Fire on the Water: The South China Sea and Nuclear Confrontation


“There is a tide in the affairs of men,

Which taken at the flood, leads on to fortune.

Omitted, all the voyage of their life is bound in shallows and in miseries.

On such a full sea are we now afloat.

And we must take the current when it serves, or lose our ventures.”

William Shakespeare


Even castles made of sand, fall into the sea, eventually” Jimi Hendrix

Rando1Robert Kaplan, one of the world’s foremost experts on China, has stated “The South China Sea will be the 21st Century’s defining battleground.” The obsession with supremacy in the South China Sea is certainly not a new phenomenon in the realms of international security and maritime strategy. In opinionated discussions related to naval warfare, prominent political scientists and military strategists have been addressing the geopolitical and military significance of the region for decades. For example, the enlightening 1997 article “The Chinese Way”, written in the Bulletin of Atomic Scientists by Professor Chalmers Johnson of the University of California-San Diego, noted significantly increased defense budgets and expenditures in the region. In addition, the article eludes to the fact that China had claimed the entire South China Sea and would use its naval forces to counter any encroachment.

The argument for an increased U.S. naval presence in East Asia is certainly not without precedent. This contested aquatic region has tremendous geopolitical, strategic and economic significance. While, the Persian Gulf has immense importance and global recognition due to its strategic location in the Middle East, as well its significance to global commerce, industry and sought after oil, the South China Sea is crucially important to nations seeking to obtain their economic riches and geopolitical advantages.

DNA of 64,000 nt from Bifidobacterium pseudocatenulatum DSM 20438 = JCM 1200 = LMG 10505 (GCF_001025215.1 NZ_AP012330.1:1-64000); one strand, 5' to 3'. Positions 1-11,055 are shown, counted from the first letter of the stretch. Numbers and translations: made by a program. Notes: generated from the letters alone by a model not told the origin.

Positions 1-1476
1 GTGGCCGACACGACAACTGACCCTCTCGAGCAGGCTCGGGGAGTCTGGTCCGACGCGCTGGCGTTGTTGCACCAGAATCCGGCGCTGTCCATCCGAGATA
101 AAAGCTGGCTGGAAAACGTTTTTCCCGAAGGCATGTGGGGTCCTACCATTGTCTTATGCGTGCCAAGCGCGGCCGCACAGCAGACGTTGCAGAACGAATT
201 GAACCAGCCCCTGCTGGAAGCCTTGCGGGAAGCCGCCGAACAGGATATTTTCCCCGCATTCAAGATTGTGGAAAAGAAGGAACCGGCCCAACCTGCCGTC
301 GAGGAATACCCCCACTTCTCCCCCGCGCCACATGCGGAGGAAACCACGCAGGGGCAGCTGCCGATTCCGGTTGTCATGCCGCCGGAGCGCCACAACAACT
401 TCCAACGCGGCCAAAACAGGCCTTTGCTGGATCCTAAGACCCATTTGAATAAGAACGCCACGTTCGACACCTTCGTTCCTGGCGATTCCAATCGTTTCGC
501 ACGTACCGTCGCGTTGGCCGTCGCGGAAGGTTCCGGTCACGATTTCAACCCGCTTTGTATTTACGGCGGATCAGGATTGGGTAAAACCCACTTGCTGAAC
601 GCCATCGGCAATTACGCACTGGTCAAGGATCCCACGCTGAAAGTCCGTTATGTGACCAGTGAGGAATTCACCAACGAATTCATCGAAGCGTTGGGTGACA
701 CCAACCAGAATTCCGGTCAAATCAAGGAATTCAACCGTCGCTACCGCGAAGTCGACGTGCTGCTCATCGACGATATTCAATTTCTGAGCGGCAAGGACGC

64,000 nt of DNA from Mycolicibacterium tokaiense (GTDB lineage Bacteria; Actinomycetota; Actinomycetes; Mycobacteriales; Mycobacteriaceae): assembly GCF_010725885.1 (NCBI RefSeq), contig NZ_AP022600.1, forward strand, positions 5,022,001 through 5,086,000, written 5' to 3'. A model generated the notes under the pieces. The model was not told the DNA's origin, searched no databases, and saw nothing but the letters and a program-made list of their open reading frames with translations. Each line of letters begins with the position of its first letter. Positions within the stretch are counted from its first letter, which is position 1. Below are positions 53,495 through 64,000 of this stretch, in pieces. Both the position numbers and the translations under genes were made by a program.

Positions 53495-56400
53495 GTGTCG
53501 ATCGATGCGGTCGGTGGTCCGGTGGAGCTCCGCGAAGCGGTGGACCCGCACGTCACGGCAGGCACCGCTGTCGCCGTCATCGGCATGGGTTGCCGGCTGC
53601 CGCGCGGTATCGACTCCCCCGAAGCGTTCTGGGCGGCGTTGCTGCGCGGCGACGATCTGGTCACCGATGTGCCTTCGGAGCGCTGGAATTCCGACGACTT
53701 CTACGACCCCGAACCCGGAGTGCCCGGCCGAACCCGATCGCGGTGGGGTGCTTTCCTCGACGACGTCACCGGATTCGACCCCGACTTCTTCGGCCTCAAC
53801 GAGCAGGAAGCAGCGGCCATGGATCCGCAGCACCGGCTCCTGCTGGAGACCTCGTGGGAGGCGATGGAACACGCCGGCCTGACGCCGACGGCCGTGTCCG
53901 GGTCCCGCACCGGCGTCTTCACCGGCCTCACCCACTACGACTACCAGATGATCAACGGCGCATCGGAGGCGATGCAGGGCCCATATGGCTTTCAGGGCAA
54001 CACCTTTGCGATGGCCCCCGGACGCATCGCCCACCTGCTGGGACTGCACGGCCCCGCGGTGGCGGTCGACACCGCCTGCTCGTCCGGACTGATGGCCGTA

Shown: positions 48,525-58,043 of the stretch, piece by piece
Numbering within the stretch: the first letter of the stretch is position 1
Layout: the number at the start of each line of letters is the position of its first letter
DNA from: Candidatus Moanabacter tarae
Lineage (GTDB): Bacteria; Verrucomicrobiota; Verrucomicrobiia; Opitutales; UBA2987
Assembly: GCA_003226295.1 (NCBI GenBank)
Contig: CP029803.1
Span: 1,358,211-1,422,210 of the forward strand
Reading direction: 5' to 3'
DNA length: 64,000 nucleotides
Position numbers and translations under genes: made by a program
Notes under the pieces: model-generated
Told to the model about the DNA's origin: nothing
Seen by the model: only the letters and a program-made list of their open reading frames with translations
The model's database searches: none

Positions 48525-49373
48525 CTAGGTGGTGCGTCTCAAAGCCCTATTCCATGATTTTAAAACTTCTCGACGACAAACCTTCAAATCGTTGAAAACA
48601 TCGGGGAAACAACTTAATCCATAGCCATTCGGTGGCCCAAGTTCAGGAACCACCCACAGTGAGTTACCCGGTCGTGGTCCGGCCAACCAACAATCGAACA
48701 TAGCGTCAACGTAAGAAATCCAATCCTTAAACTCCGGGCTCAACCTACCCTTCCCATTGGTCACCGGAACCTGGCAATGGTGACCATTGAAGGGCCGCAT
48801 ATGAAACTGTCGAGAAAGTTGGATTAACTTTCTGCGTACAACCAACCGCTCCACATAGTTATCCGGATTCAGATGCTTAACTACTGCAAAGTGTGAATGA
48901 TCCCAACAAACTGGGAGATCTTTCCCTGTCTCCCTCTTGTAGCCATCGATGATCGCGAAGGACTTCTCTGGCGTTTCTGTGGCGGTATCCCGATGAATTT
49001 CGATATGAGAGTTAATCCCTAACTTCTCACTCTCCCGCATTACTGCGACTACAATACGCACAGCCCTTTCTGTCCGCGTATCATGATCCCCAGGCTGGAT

The South China Sea is geographically located near the Pacific Ocean and encompasses an area of 1.4 million square miles (3.5 million square kilometers). As a semi-closed area, the South China Sea extends from the Singapore Strait to the Taiwan Strait, with China, Indonesia, Malaysia, Brunei, the Philippines, Vietnam, and Taiwan surrounding it. In terms of economic value, fishery stocks and potential fossil fuel reserves are two major commodities that may spark an armed conflict, even to the point of nuclear confrontation. As a rich source of the region’s staple diet, fish, the sea guarantees a steady flow of food to the countries of the region. Control and supremacy of the sea would also assure claiming the much touted hydrocarbon reserves in the seabed, possibly exceeding those of the OPEC nations such as Iraq and Kuwait. The conquest of this vast resource would virtually assure energy independence and high monetary returns for those that would gain supremacy over the South China Sea. Thus, seizing the opportunity to gain dominance will lead to control and manipulation of vital food and energy resources, economic wealth and geopolitical power in the region.

A scenario of regional and maritime domination and control could lead to the partial or total exclusion of adjacent nation-states to access any food or natural resources derived from a sea ruled with an iron hand; leading to a massive complex humanitarian catastrophe of immense proportions from malnutrition and starvation, limitations in energy production, and economic collapse. These factors make the South China Sea a national security priority for nations in the region, including one of the world’s superpowers, China.

The dependence of China and other regional nations surrounding the South China Sea on the Strait of Malacca is analogous in geopolitical and economic terms, to the Strait of Hormuz in the Persian Gulf. Approximately one -third of all global trade funnels through the strait and also serves as a conduit for raw materials and energy needs for China and other adjacent nation-states. Such potential dominance in any region, leads to a high-stakes game of brinkmanship, and at least the possibility of a regional war which could conceivably escalate to engulf nation-states external to the regional sphere. Tensions and skirmishes have the propensity to evolve into armed conflict and full-scale war, and apprehensive leaders and military planners in such a contested region serve as the facilitators for disaster.

China continues to assert sovereignty by constructing man made islands using sand dredged from the sea bottom and these artificial islands could be militarized. China has even affirmed its desire to have a military presence on these islands; however, the Chinese Foreign Minister Wang Yi, also professes the use of these land masses to facilitate commerce via shipping lanes and to protect Chinese fishing and other vessels from piracy.